The integration of the Cadbury portfolio in 2010 has been transformational for Kraft Foods, both in terms of category and geographic market coverage. It has significantly enhanced its presence in snack food as well as in emerging markets, which was a much needed development for the largely North America biased conglomerate. However, as a result of the acquisition, it has ended up with an enlarged but distinctly polarised portfolio.
A year later, Kraft Foods has announced the split of its operations into two independently listed companies, a process due to be completed on 1 October 2012. Kraft Foods Inc will spin off its North American grocery business under the name of Kraft Foods Group, while on the same date it will change its name to Mondelez International Inc and proceed as a global business concentrating on snacks, such as biscuits, chocolate, gum and sugar confectionery.
The overarching objectives for the newly listed companies are to allow each business to focus on its distinct growth profiles, product categories and strategic priorities. However, the divided operations are both aligned with the same growth driving trends most multinationals currently aggressively act on, creating significant competitive barrier to further expansion. The new entities also lost the advantages the large conglomerate was offering to leverage scale and infrastructure across markets and categories.
Based on 2011 results, the estimated revenue for Mondelez, with global market reach in snack food categories, will be about US$36 billion, while Kraft Foods Group, the North American grocery division’s revenue is US$19 billion.
Advantages of the split
One of the most significant advantages of the split is that the streamlined portfolios allow both companies to concentrate their resources, in terms of innovation and marketing, on key brands and categories.
Given its geographic market coverage, Mondelez is in a good position to drive strong volume growth in its identified emerging focus markets, such as Brazil, India and Russia, where volume growth prospects in snack food categories are positive. In contrast, Kraft Foods Group will have to focus more on value driven growth, through continuous innovation in the mature North American market environment.
These advantages of brand and geographic market focus are particularly relevant in comparison to Kraft’s previous strategy of driving growth primarily through focus and emphasis on five categories, 10 power brands and 10 markets. Within the new structure, growth opportunities in a wider range of categories and markets can be addressed.
Challenges to success
One of the key challenges both newly formulated companies will have to tackle is the strong competition and multinational domination in growth categories and markets, for example in the Chinese and Russian confectionery markets for Mondelez, or ready meals in the US for Kraft Foods Group.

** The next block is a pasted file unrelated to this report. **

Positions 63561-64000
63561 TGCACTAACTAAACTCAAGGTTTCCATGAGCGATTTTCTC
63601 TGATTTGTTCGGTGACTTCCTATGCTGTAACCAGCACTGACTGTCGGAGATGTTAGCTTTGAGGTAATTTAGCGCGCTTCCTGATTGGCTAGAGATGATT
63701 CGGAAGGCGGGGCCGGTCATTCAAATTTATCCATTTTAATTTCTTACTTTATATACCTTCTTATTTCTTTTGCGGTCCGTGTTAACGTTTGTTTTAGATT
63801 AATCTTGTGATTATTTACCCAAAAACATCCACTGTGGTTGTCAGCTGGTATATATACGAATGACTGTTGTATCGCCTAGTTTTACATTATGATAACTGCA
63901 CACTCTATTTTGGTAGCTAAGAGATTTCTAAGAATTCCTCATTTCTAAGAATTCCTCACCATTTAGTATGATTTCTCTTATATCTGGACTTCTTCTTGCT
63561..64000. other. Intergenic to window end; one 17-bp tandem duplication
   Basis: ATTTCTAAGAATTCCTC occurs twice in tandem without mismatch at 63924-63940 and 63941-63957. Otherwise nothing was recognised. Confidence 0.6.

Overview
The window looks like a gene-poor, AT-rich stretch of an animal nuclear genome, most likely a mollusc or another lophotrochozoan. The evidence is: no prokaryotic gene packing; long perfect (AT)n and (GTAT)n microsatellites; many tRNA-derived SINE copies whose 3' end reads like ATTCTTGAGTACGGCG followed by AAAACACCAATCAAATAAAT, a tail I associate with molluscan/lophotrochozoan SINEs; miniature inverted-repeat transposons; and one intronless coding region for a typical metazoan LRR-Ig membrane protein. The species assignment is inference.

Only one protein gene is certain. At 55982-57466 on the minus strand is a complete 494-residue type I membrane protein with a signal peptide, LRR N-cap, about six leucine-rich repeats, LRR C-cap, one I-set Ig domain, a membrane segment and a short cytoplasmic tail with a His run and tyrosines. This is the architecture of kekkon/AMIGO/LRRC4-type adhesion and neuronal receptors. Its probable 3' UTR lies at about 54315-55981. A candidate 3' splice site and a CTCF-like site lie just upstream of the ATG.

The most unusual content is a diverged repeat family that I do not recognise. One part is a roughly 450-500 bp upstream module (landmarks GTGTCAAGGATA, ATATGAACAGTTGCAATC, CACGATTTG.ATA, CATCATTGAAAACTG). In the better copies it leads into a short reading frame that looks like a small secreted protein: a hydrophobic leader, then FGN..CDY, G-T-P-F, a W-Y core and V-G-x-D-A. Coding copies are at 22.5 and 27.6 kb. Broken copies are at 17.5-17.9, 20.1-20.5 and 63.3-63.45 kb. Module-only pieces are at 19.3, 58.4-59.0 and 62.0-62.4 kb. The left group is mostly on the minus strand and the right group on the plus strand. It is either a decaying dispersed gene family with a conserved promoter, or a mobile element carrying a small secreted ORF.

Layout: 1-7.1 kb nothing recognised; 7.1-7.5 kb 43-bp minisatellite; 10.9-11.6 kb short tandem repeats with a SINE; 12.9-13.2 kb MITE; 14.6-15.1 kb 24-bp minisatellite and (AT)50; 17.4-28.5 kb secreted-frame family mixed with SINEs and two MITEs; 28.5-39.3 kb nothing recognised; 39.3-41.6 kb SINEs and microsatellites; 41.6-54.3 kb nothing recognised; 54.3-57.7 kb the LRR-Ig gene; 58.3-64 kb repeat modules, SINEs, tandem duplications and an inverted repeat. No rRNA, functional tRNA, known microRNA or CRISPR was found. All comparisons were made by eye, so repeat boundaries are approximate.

In China, Mondelez has a 1% value share in confectionery, while market leader Mars Inc commands an 18% share. Strong international players in key markets can mean high competitive barriers to further expansion. Although, in China Kraft Foods’s entire operations will be reorganized under Mondelez, and the structural split will not weaken the companies’ competitive position; if anything, the more snack products focused business model could strengthen it.
However, in North America, Kraft Foods Inc’s current scale will be split by a 40:60 ratio between Mondelez and Kraft Foods Group. Prior to the split, Kraft Foods Inc was the largest North American packaged food company with retail value sales of US$29 billion in 2012. After the split, the company will rank third, behind PepsiCo and Nestlé. In this region, the split in scale of infrastructure would negatively impact competitive strength, both in terms of manufacturing and distribution.
The split itself will also raise logistical challenges, as well as complications to the management and development of brands under shared ownership, such as Philadelphia or Maxwell House.
The still unstable macroeconomic environment, both in Western Europe and North America, together with highly volatile commodity prices, are also contributing to a challenging operating environment for the two new launched companies.
The outlined strategies for Kraft Foods Group and Mondelez International are strong, as both new entities will invest in the key strengths of their portfolios and will be able to extend focus on key categories and brands. Kraft Foods Inc, as one large conglomerate, did not have this flexibility. However, they will have to tackle a number of challenges both in terms of competition in focus categories and operating environment in core developed markets for long term success.